THE GIFTED Review: “eXit Strategy”

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The best part of this episode is the Strucker family, particularly Caitlin and the kids Andy and Lauren. The Mutant Underground plots to rescue Lorna and Reed but no one wants to help them so they donít have any options for actually doing the rescue. Andy and Lauren come up with a way to use their powers together that makes a kind of precision destructive force. I feel like the two of them should be the focus of this show more than the forced romantic drama between the grown mutants. Andy and Lauren are conflicted teenagers with teenage problems but theyíre also a set of loving siblings who cooperate and share which is nice to see. Caitlin also gets to shine a bit by reining in the hotheads during their planning meeting and using her human skills during the pitched mutant battle when all of their powers get taken out. It would be easy to make Caitlin either overbearing or a useless burden in such high-powered battles but instead sheís intelligent, useful, and loving without being controlling. I think I like her better on her own than actually with her husband so since theyíre all back together now it will be interesting to see how the dynamics change.

The other thing that was largely well done was the big fight at the end. The plan was logical and used all of the available superpowers really well. There was plenty of opportunity for action and special effects but each instance also worked for the plot and moved things forward. I was a bit annoyed with the part the mutant Pulse had to play. We first meet him in a flashback at the beginning where he is (supposedly) killed by Sentinel Services. Itís fine that he shows up brainwashed later in the episode in such an important roleówhat irks me is that his powers are introduced as disrupting powered (i.e. electrical) devices. Suddenly he can also disrupt mutant powers? It would be fine if it was like heartbeats or the electrical impulses in nerves or something but the presumption here becomes that all mutant powers run on electricity which is nonsense. That part is too hand-wavy for me. In the end, everyone survives, they rescue Lorna and Reed, and they all drive away. Now that that element of tension is over, Iím curious where the series will go from here.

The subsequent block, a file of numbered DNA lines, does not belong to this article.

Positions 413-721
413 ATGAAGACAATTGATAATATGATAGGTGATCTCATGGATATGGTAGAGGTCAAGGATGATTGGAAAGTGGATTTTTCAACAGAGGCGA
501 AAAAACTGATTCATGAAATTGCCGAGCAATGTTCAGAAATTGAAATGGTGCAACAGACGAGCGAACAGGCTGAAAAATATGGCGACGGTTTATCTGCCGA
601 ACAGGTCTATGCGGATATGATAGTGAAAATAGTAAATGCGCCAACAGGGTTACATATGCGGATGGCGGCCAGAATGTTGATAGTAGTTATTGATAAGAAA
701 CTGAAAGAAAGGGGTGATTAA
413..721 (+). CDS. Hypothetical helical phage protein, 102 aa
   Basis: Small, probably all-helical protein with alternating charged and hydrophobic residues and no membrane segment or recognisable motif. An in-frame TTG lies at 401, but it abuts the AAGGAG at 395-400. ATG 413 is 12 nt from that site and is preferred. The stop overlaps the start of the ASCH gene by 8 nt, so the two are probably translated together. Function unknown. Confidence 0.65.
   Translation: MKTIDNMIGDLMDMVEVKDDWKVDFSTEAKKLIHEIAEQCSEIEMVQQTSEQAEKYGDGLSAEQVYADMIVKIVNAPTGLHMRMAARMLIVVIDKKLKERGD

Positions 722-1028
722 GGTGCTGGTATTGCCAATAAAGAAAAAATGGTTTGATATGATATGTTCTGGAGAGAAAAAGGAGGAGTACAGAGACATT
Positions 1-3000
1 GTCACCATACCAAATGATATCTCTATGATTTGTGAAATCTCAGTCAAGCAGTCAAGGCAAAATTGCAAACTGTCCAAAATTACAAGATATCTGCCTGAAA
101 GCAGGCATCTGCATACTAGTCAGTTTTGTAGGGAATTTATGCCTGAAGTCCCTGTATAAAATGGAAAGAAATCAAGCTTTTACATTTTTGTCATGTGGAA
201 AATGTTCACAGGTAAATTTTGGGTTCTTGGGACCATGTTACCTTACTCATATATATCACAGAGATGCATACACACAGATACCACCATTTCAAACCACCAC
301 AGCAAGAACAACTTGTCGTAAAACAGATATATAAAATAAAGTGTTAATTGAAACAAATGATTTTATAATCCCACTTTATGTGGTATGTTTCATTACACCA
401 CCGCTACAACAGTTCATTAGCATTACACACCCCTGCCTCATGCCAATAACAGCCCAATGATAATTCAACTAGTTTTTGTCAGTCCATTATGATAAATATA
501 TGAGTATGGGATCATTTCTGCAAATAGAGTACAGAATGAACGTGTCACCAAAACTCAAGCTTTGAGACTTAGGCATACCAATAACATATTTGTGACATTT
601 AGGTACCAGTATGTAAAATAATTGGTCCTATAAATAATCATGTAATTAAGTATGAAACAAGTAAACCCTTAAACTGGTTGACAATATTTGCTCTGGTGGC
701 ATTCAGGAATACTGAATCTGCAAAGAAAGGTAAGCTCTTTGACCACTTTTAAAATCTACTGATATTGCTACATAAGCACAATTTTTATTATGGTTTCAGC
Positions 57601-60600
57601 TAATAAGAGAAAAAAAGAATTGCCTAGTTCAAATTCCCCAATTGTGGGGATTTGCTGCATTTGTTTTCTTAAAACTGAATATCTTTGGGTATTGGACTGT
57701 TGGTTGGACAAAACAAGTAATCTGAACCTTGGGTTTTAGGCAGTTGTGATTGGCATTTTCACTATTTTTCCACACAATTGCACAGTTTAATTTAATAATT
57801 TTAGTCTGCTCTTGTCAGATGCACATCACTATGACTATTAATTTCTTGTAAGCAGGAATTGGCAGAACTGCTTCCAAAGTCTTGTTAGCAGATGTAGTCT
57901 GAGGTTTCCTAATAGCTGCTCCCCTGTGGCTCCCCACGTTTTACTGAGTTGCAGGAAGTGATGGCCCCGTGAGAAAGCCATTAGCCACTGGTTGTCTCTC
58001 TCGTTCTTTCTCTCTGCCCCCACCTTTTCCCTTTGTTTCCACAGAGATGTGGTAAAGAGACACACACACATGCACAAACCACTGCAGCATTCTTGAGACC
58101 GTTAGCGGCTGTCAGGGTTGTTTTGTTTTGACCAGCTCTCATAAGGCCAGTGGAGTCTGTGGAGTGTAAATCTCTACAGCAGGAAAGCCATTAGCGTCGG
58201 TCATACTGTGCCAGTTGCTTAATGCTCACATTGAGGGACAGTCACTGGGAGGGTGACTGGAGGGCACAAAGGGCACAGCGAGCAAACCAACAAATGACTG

Another element of the plot that felt forced was that Marcos (a.k.a. Eclipse) suddenly has some former connection to a drug cartel. It was made clear that he had a bad life before he met Lorna, but the references to it were always just that he was shunned and unloved. Suddenly having convenient bad blood with a cartel is pushing it. That aside, I liked the no-nonsense female cartel leader. Marcos went to see her father not realizing that she had taken over and she also happens to be his ex-girlfriend. For a second I thought they were going to do the classic “crazy ex” trope with her trying to get back at him for scorning her. Instead sheís truly a businesswoman and demands that he do things she knows will be morally repugnant to him in exchange for her help. That part of the story was well done and I enjoyed it.

This series has flaws that under normal circumstances I’d be able to overlook but the weird way this show is treating the majority of its female characters makes my skin crawl. Lorna is still valued almost solely because she is pregnant even though sheís probably the most powerful of all the mutants and itís stated numerous times that sheís helped literally everyone in the Mutant Underground. Why is the only way we can relate to her through her unintentional and unquestioned pregnancy? The red-headed chick with ìdreamî powers is apparently named Sonia and I basically hate her even though sheís barely been in this show at all. I consider messing with peopleís minds and forcing them to do or feels things against their will to be the ultimate offense so her refusal to take responsibility for her actions and to make her violation right with Blink repulses me even more. It would be one thing if there was anything else to her character but all Iíve got is that she tramples everyoneís boundaries and has an unrequitable thing for the leader John. Finally, Iím still on the verge of fury about Blink. She could have been interesting but instead sheís forced to contend with a deliberately contrived love story thatís erased any of her actual conflict. Iím sure the intention is to pull me in, but Iím so bored with that kind of lazy storytelling I find myself wistfully sighing and wishing this show wasn’t so basic.

The Gifted is all right but I did expect a little more nuance from a series that explicitly gets to play with the X-Men mutants and everything that goes along with them. There are bright spots in every episode but theyíre mostly swallowed by the copious levels of paint-by-numbers drama.

TB-TV-Grade-BSeason 1, Episodes 4 (S01E04)
The Gifted airs Mondays at 9PM on Fox

Read all of our reviews of The Gifted here.
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Dana is a digitization archivist by day and a masked pop culture avenger by night. She spreads the gospel of science fiction and fantasy wherever she goes.
Follow Dana on Twitter: @DanaLeighBrand
Keep up with all of Dana’s reviews here.

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